The original Guide for the Perplexed is a lengthy treatise on scriptural terms by Moses Maimonides (1135–1205), the great Jewish philosopher of the Middle Ages. But the only middle age about which Paul Magid, the author of this show, wishes to zanily philosophize is his own as he turns 50. Magid, also known as Dmitri of the Flying Karamazov Brothers—the comedy and juggling quartet he helped to found in 1973 at age 19—is joined in this, their latest rambling and remarkable stage venture, by his co-founding "brother" Ivan (Howard Jay Patterson, who also wrote the lyrics for the show's songs) along with younger and newer brothers Alexei (Mark Ettinger, composer of the music as well) and Pavel (Roderick Kimball).
The framing premise for their revue of madcap skits, songs, and juggling acts (directed by Michael Preston) is that the graying Dmitri has mysteriously come into possession of this ancient tome of wisdom. His revelation that the book is written in Ladino, a Jewish dialect of Spanish, set the audience laughing as though they'd never heard of anything so patently absurd, whereas that language is in fact one Maimonides spoke. But lest you uncharitably assume that pearls are being flung before swine here, know that nothing of the philosopher's work is used in the show save its interesting title. The narrative basis more closely hews to Shakespeare's Seven Ages of Man speech, "All the world's a stage," which is indeed sung during the show, cleverly set in as many contrasting musical styles. The imaginary Jewish book provides a dozen or so aphorisms—ranging from facetious through satirical to semiserious—each prefacing a sketch or variety act, such as "Everyone drops" (juggling as metaphor), "Don't mention budget cuts" (political zinger), and, finally, "You end alone in the light" (theatrical mysticism). Though the show seems to strive toward profundity, in an offhand manner, the overwhelming mood is profound silliness. But whatever you make of the skits (some of them astonishingly extravagant, featuring exotic costumes by Carolyn Keim, choreography by Doug Elkins, clever settings by Bliss Kolb, lighted by David Hutson, with sound by Mark Ettinger) and the gags—including pie-in-the-face and potty humor—anything can be forgiven during the frequent jaw-dropping intervals of group juggling. With balls or Indian clubs in their hands, the Flying Karamazov Brothers are simply awe-inspiring.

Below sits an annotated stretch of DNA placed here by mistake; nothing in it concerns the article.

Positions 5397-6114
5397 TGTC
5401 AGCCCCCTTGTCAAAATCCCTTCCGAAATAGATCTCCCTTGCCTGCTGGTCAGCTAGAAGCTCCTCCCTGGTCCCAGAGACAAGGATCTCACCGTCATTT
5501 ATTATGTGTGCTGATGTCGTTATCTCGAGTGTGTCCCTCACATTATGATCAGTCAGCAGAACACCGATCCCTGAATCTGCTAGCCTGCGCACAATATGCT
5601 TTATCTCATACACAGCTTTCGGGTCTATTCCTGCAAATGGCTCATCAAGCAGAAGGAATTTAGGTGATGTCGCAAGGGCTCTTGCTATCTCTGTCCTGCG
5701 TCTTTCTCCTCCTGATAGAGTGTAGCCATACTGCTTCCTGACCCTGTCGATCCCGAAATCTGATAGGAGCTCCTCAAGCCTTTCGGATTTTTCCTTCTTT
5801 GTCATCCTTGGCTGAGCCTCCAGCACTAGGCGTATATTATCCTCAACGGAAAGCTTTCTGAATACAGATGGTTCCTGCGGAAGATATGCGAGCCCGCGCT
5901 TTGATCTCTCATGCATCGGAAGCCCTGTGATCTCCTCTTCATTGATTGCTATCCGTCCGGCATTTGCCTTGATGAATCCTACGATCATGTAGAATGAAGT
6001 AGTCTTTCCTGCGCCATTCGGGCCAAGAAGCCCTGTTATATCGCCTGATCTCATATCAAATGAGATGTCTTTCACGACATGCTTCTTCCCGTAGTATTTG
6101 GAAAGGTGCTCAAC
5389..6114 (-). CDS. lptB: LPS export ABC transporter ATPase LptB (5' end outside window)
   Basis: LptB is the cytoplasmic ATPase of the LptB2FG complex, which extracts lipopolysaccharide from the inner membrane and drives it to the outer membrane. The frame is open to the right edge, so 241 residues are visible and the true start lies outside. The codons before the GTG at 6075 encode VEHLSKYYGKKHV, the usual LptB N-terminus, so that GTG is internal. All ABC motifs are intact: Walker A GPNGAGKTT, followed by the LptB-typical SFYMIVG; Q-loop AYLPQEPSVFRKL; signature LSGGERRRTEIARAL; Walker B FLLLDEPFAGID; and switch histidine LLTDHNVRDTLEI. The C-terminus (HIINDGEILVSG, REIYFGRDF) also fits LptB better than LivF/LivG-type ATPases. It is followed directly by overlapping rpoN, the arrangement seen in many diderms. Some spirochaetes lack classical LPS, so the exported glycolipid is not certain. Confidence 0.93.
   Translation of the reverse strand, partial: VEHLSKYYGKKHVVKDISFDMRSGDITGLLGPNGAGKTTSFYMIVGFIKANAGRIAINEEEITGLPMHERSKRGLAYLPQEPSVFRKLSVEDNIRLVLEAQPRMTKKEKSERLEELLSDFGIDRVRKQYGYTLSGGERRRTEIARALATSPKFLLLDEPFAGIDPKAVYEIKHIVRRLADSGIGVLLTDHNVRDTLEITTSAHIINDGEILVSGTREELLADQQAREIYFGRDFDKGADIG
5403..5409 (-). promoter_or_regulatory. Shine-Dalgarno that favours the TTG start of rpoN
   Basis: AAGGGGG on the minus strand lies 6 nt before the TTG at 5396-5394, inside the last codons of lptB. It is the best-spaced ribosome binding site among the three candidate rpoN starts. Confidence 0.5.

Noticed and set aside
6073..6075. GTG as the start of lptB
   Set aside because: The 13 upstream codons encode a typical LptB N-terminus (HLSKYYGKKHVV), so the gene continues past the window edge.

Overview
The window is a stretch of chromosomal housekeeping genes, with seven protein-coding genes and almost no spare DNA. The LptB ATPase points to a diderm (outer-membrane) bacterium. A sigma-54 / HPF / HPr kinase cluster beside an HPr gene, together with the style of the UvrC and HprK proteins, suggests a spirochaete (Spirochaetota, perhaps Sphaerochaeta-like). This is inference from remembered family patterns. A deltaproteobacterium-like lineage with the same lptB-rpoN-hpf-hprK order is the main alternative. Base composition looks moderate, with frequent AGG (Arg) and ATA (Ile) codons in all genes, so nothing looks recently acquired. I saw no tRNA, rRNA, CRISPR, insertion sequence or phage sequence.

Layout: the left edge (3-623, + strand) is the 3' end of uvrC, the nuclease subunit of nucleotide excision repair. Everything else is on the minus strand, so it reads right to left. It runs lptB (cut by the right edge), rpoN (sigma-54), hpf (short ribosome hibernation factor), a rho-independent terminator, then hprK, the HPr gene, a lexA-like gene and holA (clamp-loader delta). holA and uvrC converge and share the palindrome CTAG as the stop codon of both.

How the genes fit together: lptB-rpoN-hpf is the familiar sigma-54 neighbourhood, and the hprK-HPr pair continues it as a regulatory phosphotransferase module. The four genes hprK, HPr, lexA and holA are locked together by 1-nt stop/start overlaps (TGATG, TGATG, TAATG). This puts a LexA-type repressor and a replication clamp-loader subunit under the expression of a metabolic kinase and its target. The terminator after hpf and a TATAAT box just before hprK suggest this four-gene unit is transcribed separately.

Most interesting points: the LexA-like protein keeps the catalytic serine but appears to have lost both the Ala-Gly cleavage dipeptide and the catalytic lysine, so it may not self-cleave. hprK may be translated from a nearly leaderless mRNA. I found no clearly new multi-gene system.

"Life: A Guide for the Perplexed," presented by the San Diego Repertory Theatre, 79 Horton Plaza, San Diego. Wed.-Sat. 8 pm, Sun. 2 & 7 pm. Jan. 14-Feb. 6. $26.50-41.50. (619) 544-1000.